The promoter of the show is usually the best source of information for the required licensing and tax requirements of each show. Many promoters will require a state license number with applications, some will include the county/city license fee with the application, others do not. Ultimately it may be up to you to investigate and obtain the proper permits and pay the proper taxes, which neatly leads me to the next question.

Read more!

Musicians News:

4 Simple Steps for Your Music Marketing Budget

by Dave Cool

One of the most important things you can do to prepare for the year ahead is to create a budget for your musical activities. Having a budget will give you a much clearer look at where you want to go financially, how you'll get there, and what your progress is along the way.

We've broken down the process into 4 simple steps to help you create a budget:

1. Ask Questions

To help determine what your financial goals for the year will be, first ask yourself some questions:

- Will you be releasing new music this year?

- How will you raise money to pay for the production?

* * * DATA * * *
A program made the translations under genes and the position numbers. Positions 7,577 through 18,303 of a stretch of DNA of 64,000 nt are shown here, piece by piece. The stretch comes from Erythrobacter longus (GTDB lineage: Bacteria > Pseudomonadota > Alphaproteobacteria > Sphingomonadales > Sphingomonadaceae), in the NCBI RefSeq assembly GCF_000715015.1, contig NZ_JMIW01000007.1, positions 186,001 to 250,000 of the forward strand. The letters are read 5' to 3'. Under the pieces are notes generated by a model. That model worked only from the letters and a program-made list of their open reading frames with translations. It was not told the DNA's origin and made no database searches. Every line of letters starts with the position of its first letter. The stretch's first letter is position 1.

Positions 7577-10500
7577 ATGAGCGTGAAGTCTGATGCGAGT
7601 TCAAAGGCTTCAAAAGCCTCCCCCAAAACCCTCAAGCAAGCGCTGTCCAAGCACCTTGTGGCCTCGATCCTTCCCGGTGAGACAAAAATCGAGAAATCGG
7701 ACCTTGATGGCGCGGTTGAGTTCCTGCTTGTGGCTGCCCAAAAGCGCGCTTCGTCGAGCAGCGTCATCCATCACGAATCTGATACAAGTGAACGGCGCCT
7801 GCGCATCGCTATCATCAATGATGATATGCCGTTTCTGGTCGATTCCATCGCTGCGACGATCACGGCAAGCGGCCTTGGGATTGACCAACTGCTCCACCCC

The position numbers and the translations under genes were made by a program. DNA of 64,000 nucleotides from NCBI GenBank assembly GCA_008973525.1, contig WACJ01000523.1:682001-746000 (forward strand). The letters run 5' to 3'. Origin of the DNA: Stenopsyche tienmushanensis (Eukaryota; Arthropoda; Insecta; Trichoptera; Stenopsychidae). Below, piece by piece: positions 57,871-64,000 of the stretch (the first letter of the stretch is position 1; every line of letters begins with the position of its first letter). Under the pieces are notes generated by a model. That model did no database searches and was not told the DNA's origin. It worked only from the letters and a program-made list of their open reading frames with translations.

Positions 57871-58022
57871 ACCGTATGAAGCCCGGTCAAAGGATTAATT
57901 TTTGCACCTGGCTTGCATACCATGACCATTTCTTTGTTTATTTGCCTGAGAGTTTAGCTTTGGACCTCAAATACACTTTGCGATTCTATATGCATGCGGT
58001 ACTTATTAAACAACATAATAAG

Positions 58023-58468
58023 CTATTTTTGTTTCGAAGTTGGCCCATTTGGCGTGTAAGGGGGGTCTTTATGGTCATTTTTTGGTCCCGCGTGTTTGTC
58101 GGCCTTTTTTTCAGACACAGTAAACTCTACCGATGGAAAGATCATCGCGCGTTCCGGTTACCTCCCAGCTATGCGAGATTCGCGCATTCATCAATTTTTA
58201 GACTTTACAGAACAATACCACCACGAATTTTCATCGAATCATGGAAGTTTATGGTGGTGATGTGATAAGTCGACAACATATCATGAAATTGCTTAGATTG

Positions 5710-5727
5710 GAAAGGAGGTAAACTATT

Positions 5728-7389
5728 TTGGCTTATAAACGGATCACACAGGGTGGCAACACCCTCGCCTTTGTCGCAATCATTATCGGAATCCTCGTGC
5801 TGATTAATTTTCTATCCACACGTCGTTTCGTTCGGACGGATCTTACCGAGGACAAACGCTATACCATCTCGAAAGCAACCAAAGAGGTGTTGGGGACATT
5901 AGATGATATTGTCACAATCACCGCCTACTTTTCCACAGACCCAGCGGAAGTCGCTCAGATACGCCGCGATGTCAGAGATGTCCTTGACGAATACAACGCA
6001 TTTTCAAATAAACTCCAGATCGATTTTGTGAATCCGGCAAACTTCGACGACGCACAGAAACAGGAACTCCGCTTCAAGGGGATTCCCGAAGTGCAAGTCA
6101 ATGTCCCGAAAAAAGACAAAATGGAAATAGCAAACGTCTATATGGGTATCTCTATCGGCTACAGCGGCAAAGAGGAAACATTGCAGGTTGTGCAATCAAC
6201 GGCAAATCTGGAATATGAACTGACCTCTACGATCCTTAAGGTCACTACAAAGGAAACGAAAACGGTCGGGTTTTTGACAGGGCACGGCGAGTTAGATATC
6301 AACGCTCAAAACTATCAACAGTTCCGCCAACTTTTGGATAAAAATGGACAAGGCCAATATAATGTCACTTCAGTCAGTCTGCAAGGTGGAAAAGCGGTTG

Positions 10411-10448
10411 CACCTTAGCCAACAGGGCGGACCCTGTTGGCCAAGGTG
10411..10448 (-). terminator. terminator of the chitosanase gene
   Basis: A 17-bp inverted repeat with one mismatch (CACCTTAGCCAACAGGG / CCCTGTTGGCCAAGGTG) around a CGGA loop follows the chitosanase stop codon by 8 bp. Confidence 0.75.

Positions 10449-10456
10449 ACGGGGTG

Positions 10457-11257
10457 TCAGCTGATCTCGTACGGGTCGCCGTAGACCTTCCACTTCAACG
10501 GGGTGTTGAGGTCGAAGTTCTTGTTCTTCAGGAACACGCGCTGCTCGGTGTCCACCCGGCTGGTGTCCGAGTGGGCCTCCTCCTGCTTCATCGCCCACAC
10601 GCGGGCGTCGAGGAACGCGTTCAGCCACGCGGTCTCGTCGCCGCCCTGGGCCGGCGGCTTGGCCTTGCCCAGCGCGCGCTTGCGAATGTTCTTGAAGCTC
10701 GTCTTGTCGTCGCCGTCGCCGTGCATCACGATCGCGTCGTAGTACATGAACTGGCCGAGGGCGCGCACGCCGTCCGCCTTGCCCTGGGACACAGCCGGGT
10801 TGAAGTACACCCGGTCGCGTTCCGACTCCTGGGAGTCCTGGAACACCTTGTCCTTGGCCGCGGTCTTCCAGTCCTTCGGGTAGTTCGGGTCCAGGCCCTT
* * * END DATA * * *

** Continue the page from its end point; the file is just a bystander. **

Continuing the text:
- How will you distribute your music to digital stores?

- How will you promote your music?

- Do you need new promotional photos?

- Are you creating any merch?

- Are you going to buy any new equipment?

- Do you need a new website?

Try to get as clear as you can about everything you would like to do this year, and be sure to write it all down. Writing down your goals will help give you some direction and focus.

2. Determine Expenses

Once you know your goals, write down all of the expenses that you'll need to keep track of:

Cost of Music & Merch

Recording/Mixing/Mastering: Many musicians now record at home rather than go into a studio, so expenses with recording can vary greatly depending on your approach.

CD Duplication / Vinyl pressing / Download Cards: Research how much it will cost to manufacture any physical versions of your album.

Digital distribution: Although minimal, depending on which service you use, there is either an upfront cost or annual recurring cost to distribute your music to iTunes, Amazon, etc.